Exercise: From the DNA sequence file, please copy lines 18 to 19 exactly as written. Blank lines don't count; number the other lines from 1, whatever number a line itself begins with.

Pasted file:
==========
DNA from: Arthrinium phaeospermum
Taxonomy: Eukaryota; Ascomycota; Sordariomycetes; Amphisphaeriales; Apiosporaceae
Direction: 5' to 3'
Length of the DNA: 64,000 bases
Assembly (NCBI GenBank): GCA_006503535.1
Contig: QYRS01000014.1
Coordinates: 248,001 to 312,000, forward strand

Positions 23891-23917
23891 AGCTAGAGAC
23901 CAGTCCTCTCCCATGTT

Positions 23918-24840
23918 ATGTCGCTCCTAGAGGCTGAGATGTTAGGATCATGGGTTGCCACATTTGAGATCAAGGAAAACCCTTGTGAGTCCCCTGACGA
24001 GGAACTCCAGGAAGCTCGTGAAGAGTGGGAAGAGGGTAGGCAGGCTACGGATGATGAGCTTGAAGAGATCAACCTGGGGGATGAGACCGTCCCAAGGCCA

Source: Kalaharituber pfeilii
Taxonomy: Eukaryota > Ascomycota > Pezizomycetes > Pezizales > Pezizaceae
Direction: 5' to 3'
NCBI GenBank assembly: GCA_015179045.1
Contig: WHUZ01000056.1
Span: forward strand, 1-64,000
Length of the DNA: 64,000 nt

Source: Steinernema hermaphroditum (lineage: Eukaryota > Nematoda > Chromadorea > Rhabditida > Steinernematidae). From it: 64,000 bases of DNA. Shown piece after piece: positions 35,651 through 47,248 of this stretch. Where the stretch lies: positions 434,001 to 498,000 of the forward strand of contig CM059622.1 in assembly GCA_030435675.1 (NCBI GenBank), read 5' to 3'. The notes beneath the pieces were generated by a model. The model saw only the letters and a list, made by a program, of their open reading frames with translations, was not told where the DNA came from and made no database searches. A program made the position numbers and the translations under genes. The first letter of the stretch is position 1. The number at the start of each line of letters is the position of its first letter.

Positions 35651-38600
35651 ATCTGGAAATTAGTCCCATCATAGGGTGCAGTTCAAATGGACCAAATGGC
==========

Contig: WHUZ01000056.1
Span: forward strand, 1-64,000